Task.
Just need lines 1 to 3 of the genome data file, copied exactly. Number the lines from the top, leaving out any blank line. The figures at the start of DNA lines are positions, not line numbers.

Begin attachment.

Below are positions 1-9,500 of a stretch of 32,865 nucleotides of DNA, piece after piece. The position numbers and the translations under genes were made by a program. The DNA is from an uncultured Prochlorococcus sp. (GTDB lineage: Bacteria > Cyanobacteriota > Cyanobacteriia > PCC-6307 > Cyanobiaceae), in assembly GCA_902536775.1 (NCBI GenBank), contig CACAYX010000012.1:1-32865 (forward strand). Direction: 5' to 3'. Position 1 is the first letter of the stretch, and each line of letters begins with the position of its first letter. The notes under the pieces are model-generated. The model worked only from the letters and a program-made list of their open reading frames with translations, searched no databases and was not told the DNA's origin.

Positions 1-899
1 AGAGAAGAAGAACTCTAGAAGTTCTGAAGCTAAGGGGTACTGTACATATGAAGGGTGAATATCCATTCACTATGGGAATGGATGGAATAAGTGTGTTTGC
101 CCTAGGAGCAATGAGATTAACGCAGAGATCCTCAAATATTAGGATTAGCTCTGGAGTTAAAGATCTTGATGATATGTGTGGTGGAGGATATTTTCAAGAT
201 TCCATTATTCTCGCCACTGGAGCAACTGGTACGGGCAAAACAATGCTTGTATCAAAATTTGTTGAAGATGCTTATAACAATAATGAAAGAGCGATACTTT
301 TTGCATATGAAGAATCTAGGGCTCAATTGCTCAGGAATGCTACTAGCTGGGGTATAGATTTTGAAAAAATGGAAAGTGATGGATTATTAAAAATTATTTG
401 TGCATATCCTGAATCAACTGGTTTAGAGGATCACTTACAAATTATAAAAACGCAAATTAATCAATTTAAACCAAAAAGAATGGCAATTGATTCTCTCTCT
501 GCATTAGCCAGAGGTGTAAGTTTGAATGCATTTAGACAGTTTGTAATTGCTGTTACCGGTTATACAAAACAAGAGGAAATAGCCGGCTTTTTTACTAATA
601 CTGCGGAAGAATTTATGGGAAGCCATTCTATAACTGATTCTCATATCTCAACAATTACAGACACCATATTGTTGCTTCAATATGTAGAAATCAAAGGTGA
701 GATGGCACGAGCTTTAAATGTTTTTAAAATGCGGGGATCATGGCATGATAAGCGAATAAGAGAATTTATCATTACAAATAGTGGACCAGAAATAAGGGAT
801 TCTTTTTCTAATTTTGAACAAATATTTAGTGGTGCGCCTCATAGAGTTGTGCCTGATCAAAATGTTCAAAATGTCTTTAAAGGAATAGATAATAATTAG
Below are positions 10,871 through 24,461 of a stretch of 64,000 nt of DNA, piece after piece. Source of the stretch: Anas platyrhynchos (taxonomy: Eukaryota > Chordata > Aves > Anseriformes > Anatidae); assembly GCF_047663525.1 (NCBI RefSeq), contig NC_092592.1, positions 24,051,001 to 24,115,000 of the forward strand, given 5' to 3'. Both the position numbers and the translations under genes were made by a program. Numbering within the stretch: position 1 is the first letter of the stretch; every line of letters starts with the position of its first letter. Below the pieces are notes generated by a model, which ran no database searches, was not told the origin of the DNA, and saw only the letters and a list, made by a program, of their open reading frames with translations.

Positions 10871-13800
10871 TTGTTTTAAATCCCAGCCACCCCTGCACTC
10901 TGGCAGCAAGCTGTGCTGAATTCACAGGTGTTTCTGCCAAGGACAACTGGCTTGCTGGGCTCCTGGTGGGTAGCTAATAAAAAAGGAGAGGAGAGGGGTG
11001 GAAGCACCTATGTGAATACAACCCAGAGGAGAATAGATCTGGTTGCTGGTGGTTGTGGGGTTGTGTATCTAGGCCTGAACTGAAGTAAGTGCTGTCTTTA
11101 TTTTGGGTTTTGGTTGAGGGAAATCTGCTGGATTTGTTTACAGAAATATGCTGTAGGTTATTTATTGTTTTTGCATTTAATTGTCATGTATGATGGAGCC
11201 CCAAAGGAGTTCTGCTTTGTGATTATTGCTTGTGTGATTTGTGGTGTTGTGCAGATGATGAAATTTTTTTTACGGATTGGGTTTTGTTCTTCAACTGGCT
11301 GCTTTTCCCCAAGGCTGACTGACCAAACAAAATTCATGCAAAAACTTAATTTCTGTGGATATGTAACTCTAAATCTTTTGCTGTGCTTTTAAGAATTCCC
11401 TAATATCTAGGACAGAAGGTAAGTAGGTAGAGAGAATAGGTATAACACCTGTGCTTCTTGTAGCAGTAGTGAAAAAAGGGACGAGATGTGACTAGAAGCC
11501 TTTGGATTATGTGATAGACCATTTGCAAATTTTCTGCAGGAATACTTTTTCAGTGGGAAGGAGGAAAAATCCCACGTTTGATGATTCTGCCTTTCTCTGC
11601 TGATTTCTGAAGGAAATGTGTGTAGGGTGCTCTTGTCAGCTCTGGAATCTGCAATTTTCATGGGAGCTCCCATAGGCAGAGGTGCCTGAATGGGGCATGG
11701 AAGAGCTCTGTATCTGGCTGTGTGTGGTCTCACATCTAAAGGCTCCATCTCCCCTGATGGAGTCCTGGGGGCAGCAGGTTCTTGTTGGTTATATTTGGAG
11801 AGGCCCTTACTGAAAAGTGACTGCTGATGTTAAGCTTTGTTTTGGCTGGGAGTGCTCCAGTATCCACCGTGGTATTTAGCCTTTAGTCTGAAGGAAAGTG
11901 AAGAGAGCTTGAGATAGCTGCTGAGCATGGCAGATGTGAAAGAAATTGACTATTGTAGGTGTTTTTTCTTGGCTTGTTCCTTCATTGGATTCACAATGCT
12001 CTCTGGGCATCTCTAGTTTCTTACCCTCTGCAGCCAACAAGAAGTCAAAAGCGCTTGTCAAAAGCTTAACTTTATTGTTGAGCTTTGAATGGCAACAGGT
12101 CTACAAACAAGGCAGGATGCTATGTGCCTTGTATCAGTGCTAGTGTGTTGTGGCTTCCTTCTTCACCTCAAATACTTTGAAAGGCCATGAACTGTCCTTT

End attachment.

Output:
Below are positions 1-9,500 of a stretch of 32,865 nucleotides of DNA, piece after piece. The position numbers and the translations under genes were made by a program. The DNA is from an uncultured Prochlorococcus sp. (GTDB lineage: Bacteria > Cyanobacteriota > Cyanobacteriia > PCC-6307 > Cyanobiaceae), in assembly GCA_902536775.1 (NCBI GenBank), contig CACAYX010000012.1:1-32865 (forward strand). Direction: 5' to 3'. Position 1 is the first letter of the stretch, and each line of letters begins with the position of its first letter. The notes under the pieces are model-generated. The model worked only from the letters and a program-made list of their open reading frames with translations, searched no databases and was not told the DNA's origin.

Positions 1-899
1 AGAGAAGAAGAACTCTAGAAGTTCTGAAGCTAAGGGGTACTGTACATATGAAGGGTGAATATCCATTCACTATGGGAATGGATGGAATAAGTGTGTTTGC